Interview: Something never changed
John Walsh meets ex-Strangler Hugh Cornwell. Photograph by Donald MacLellan
Prolific writer and commentator John Walsh contributes columns to the paper as well as writing features, interviews and restaurant reviews. He has been editor of The Independent Magazine, literary editor of the Sunday Times and features editor of the London Evening Standard.
Saturday 09 May 1998
Cornwell is tall, lean and hungry-looking, clean-cut and shorn as a bank manager but cold and sharp as a new razor blade. He sings the songs from his most recent solo album, Guilty, with screwed-up eyes and intense ferocity. "Play us something we know!" yells one unreconstructed Stranglers fan. Cornwell ignores him. Later, he is riled by the lukewarm applause at the climax. He looks as though he'd sooner give the crowd an extended middle finger than an encore. But he returns to the microphone. "I thought I heard a tiny pattering noise," he says, "like rain on the roof", and he launches into "Long Dead Train". The drummer and bassist writhe, the lead guitarist wails, and the listless metropolitans go crazy at last.
"London audiences can be a bit cooI," he admits next day, "a bit subdued. And I can get a little cantankerous about that. It's one of my weaknesses. If I have to intimidate an audience to get a reaction, then I will." He stabs a mass of scrambled egg with a deadly fork. "Otherwise, last night was great. I'm very enthused about these new musicians. We've had five days' rehearsals, done six concerts and they've picked it all up very well." He nods like a drama teacher passing judgement on this year's sixth form and this year's production of Grease. Cornwell is a man who has been through a lot since 1990, when he left The Stranglers, one of the key rock bands of the punk era and by far its longest survivors. While the Sex Pistols, The Clash, The Damned, The Buzzcocks et al imploded or split asunder or drowned in class 'A' drugs, Cornwell's men sailed together, sulky but harmonious, for 15 years. The split, when it came, was acrimonious. "It was unfortunate," he remembers, "because I left at an awkward time. We were just at the point of signing a renegotiated contract. The others speak very bitterly about me still, and I think it's very silly of them. I think you should move on and embrace change."
Cornwell likes change. He says so several times and it's borne out in the lyrics of his new songs. Guilty, his bleakly-titled fourth solo LP (the others were Nosferatu, Wolf and Wired) is full of changes: dreams of leaving, being in transit (the first line of the first song is, "I'm gonna try and steal a car ... "), making a fresh start, new love, new beginnings. The music bounces along on a jaunty upbeat, as if it's been recently let out of the nick to gambol in a summer meadow. What we have here, in other words, is the spectacle of a very English rock star in mid-passage, mid- career and, frankly, mid-life crisis. He is 49 ("I'm the right side of 50, but I have a preservation order on me"), unmarried, has no kids, and inhabits a comfortable but hardly luxurious apartment in a leafy Notting Hill street. In two weeks' time, he and his band will embark for America for a six-week tour. He has never played solo there before, "but half the e-mails I get on the website come from America. There's certainly a bit of interest out there," he concludes, modestly. And if the tour doesn't work out, will you pack it in? "There's no such thing as something not working," says Cornwell crossly, "because it's a journey. With or without success in America, I'm always developing the fan base."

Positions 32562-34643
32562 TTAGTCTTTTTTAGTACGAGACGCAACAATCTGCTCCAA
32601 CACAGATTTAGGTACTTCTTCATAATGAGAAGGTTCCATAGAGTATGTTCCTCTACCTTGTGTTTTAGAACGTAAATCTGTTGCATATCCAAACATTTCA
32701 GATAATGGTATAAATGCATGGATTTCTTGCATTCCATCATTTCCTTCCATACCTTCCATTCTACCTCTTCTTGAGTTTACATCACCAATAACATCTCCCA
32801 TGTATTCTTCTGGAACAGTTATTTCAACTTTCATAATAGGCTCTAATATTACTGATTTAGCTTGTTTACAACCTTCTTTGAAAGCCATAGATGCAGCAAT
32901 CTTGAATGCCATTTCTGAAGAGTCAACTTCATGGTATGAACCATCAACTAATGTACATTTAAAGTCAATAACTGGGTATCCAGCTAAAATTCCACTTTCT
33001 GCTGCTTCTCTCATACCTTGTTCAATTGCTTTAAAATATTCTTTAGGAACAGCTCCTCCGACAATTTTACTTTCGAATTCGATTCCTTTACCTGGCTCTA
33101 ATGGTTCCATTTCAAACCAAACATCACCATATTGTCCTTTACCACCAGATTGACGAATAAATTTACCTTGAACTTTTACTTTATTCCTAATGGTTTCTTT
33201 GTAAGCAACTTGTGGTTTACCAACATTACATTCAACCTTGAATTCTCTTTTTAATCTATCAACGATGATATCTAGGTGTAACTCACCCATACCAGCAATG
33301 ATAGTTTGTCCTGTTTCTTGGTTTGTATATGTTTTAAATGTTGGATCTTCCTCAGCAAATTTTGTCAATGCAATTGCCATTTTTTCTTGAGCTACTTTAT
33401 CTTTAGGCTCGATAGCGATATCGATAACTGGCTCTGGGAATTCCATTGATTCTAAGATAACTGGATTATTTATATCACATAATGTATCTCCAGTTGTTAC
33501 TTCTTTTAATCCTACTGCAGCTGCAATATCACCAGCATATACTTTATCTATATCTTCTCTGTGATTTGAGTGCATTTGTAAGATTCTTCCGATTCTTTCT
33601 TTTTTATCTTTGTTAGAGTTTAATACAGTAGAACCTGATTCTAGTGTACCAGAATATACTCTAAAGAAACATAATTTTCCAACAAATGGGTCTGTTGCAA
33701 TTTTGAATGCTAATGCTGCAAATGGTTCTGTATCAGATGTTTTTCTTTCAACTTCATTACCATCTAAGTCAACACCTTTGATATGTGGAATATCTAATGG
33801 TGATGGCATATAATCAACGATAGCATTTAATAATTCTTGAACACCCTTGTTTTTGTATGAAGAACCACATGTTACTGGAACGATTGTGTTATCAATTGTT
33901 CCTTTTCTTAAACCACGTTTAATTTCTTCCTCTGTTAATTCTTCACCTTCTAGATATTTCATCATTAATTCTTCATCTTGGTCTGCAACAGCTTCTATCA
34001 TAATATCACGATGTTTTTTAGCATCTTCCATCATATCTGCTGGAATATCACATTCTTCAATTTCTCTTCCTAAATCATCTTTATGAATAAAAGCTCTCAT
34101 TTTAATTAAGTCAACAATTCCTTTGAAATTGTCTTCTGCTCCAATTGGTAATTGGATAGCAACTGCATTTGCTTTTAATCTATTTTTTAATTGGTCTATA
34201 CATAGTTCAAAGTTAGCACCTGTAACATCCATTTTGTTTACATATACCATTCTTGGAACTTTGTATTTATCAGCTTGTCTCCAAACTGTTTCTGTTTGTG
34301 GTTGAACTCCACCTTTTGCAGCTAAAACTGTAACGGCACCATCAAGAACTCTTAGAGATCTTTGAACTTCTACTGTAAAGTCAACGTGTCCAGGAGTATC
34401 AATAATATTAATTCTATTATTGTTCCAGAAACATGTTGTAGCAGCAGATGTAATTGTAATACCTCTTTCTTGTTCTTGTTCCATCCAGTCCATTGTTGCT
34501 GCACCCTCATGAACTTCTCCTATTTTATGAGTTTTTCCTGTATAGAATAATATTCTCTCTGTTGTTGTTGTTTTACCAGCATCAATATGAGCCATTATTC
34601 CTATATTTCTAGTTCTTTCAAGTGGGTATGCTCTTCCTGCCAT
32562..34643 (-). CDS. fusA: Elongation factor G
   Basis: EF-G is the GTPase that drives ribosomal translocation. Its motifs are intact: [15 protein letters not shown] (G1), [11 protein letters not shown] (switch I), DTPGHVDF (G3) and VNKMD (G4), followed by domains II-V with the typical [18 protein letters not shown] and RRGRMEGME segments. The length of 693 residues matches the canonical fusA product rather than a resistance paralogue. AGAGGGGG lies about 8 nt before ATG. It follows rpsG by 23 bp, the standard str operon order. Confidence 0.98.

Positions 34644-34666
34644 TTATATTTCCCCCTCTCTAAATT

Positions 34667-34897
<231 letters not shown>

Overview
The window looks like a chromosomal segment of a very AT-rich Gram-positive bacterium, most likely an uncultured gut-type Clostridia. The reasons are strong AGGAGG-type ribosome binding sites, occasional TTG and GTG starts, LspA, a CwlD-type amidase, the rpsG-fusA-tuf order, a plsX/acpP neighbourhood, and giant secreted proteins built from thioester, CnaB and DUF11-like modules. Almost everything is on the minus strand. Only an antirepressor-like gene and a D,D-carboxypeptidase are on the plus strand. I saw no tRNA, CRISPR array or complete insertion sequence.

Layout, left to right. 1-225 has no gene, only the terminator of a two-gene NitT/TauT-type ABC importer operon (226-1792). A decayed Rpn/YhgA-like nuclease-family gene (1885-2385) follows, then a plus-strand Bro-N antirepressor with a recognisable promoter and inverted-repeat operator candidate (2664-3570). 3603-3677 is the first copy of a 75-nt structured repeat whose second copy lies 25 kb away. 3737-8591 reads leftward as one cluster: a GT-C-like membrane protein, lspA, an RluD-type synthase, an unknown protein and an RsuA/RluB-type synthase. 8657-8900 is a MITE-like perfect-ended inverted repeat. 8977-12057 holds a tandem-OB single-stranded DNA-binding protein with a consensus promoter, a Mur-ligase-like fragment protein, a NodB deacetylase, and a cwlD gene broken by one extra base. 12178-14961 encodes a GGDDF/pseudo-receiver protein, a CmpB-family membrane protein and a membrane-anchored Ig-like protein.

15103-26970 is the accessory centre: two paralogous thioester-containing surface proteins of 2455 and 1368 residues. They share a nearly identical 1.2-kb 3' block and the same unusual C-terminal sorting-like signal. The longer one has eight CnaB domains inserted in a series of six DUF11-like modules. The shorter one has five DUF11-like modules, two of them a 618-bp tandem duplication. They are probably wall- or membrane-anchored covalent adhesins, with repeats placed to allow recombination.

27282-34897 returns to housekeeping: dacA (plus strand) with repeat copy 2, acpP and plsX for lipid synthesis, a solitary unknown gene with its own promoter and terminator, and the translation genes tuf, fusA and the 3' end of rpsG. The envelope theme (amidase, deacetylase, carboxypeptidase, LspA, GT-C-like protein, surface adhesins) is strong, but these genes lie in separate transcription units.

You can hear a wobble in his voice when he talks like this, a tremor of vulnerability. He has had to reinvent himself, when the recording industry wouldn't touch him. "It was an emotional trip doing this album," he says, "because nobody was interested in me doing a record in this country. I found a top producer, Laurie Latham, an absolute genius, got my own studio outside Bath and I financed the whole thing. When we'd finished, we had no one to release it. It took us six months to find a label. But when we did, it was a great feeling, that someone liked it and wanted it without there being a record company saying, 'We want some more of that.'"
Cornwell has been one of the hard men of British rock for so long - the original Man in Black, the misogynistic snarl behind "Peaches" and "Something Better Change" and "Nice 'n' Sleazy", the voice that enquired "Whatever happened to/ Leon Trotsky?/He got an ice-pick/That made his ears burn ... " on "No More Heroes", the punk front-man who took truckloads of drugs, had dalliances with such rock divas as Kate Bush and Hazel O'Connor but was quite at home in middle-class-intellectual circles. A friend recalls once seeing Cornwell at a dinner party in Oxford. When he walked in, a 19-year-old Zuleika Dobson beauty languorously unfurled herself from the sofa and coolly said, "Hello, Hugh. How was Pentonville?" - he has, in short, so embedded an image of diamond-geezer hardness in the collective mind of male fortysomethings, it's extraordinary to find a sensitive, worried, ordinary man inside. Mid-life has split his shell. You can prod the soft interior without worrying that you'll get a Fender Strat across the back of your head.